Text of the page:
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Immigrant Fingerprint Archive Will Be Scanned To Revoke Citizenship From Fraudulent Applicants

Investigators will digitize fingerprints of immigrants that date back to the 1990s, which accounts for an estimated 315,000 prints.

While the Trump Administration continues to play tug of war with undocumented families, there’s another immigration issue brewing. On June 12, the U.S. Citizenship and Immigration Services (USCIS) announced it was launching a new agency that focuses on repealing naturalization citizenship from people who have committed fraud on their application, The Associated Press reports.

“We finally have a process in place to get to the bottom of all these bad cases and start denaturalizing people who should not have been naturalized in the first place,” USCIS director L. Francis Cissna told the AP. “What we’re looking at, when you boil it all down, is potentially a few thousand cases.”


Cissna says that one of the reasons they were prompted to start this new agency was because they were informed of 858 instances in which possible fraud could have occurred on a citizenship application.

While the USCIS has reported cases of fraud by citizenship applicants in the past, the agency has not existed with such a strong focus in previous years.

For example, immigration attorney Matthew Hoppock told The Washington Post that the Justice Department has only filed 305 denaturalization cases since the 1990s. But now, under the Trump administration, as Cissna noted, they are planning on prosecuting thousands of cases. Cissna said they have hired dozens of lawyers and immigration officers to handle the caseload.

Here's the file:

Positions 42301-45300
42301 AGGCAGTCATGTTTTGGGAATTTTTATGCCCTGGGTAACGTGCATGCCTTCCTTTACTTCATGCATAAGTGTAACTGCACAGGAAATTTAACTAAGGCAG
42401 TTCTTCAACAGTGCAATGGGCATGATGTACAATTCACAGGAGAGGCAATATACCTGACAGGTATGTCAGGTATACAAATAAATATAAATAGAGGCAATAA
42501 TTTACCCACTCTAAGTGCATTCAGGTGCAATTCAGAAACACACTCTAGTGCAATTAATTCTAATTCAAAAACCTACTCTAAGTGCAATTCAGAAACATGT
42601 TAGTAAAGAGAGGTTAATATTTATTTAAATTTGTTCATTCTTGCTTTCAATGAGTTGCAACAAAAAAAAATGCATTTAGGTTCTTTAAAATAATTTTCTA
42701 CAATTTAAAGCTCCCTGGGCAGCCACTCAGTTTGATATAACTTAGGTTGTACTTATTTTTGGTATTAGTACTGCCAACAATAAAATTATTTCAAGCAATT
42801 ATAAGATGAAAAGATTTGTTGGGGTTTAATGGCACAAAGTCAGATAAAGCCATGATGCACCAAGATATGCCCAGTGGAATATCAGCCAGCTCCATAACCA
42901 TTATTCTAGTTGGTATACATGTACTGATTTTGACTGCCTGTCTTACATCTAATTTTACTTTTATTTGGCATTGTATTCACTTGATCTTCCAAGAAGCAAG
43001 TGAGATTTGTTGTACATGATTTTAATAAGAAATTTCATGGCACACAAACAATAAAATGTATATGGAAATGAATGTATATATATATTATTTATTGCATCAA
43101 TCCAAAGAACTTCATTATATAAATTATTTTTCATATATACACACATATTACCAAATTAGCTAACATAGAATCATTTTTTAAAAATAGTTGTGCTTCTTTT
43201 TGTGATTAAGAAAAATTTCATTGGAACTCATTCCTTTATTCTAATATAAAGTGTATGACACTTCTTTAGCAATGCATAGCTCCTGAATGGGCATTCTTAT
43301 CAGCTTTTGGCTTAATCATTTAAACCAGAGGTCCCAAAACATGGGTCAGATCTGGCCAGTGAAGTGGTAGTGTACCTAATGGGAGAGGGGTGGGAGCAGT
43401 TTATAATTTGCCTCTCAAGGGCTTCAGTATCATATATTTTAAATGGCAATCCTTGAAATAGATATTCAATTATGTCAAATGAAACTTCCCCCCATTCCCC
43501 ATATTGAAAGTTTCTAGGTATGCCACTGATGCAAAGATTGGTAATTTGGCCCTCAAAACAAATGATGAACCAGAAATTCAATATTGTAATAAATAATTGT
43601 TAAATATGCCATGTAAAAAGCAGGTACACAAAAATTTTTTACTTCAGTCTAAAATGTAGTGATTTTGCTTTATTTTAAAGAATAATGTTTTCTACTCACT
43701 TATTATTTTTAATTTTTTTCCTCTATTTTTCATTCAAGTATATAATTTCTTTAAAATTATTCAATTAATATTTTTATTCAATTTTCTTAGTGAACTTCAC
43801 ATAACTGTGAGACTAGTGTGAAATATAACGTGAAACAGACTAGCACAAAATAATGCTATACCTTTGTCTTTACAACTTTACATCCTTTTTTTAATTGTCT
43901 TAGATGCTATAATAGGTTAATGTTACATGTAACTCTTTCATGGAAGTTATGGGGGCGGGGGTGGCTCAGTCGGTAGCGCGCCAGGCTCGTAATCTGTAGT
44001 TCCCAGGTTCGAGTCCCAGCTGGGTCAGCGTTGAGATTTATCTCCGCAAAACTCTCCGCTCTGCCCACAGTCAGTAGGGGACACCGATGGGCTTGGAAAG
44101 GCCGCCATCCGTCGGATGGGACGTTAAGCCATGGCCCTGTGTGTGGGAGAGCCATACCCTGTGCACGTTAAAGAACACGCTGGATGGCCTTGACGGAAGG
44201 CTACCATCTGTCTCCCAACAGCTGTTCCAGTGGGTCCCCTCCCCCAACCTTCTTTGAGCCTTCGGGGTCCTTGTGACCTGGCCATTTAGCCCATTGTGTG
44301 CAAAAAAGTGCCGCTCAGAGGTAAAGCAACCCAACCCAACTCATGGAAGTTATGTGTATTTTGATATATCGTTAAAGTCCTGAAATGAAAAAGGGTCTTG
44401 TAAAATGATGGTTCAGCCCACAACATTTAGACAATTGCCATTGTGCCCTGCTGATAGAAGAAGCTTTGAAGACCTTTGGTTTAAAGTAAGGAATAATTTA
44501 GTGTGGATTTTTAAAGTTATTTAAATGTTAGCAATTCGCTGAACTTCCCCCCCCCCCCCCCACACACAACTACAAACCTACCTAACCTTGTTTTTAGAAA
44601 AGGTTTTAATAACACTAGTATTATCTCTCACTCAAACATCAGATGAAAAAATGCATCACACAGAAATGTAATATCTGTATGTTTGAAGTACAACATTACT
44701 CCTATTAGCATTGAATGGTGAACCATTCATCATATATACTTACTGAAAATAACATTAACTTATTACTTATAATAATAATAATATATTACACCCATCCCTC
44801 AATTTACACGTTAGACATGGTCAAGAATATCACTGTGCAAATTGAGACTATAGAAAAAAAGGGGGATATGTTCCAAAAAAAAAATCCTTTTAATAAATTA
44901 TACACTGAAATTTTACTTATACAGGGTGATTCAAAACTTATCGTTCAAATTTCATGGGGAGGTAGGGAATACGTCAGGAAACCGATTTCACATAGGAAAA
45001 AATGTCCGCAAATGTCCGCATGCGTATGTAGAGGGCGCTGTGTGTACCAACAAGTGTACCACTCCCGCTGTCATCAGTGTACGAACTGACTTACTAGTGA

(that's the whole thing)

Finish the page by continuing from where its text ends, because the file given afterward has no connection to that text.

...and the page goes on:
Photo by Yuri Cortez/AFP/Getty Images.

Searching the archives

According to The Washington Post, Homeland Security investigators will digitize fingerprints that date back to the 1990s, which accounts for an estimated 315,000 fingerprints. They will compare the prints of people who have been deported and compare them with people who have become naturalized U.S. citizens under a different name. Those cases will then be prosecuted, and it will be up to a judge to decide whether or not that person will get their U.S. citizenship revoked.

“Nobody who obtained U.S. citizenship by deliberately assuming a false identity will be surprised to learn they are being referred to the Justice Department for removal proceedings,” USCIS spokesman Michael Bars said to CNN. “USCIS screens for deliberate acts of fraud relating to the use of false identities.”

[quote position="full" is_quote="true"]Why the sudden new and especially public focus?[/quote]

Family and friends speak to each other through the U.S.-Mexico border Nov. 18, 2017, in San Ysidro, California. Photo by Sandy Huffaker/Getty Images.

Convenient timing

As of now, USCIS reports they are investigating 2,536 cases of citizenship fraud, and 95 have already been taken up with the Justice Department.

Ur Jaddou, who is a director at pro-immigration advocacy group America’s Voice and a former chief counsel for USCIS, told CNN that he questions the motives behind new heightened alert.

“Under this administration, this denaturalization effort doesn’t feel like a good government ensuring integrity,” Jaddou said to CNN. “That was already happening before this administration. … So, it begs the question, why the sudden new and especially public focus?”

This move by the government is just the latest in a slew of ways immigration officials are targeting U.S. citizens.

There have been hundreds of cases in which U.S. Immigration and Customs Enforcement has wrongfully detained U.S. citizens. The recent detainment of a 62-year-old Mexican and 47-year-old Filipino show that green card holders are also vulnerable for deportation due to minor convictions that date back decades.

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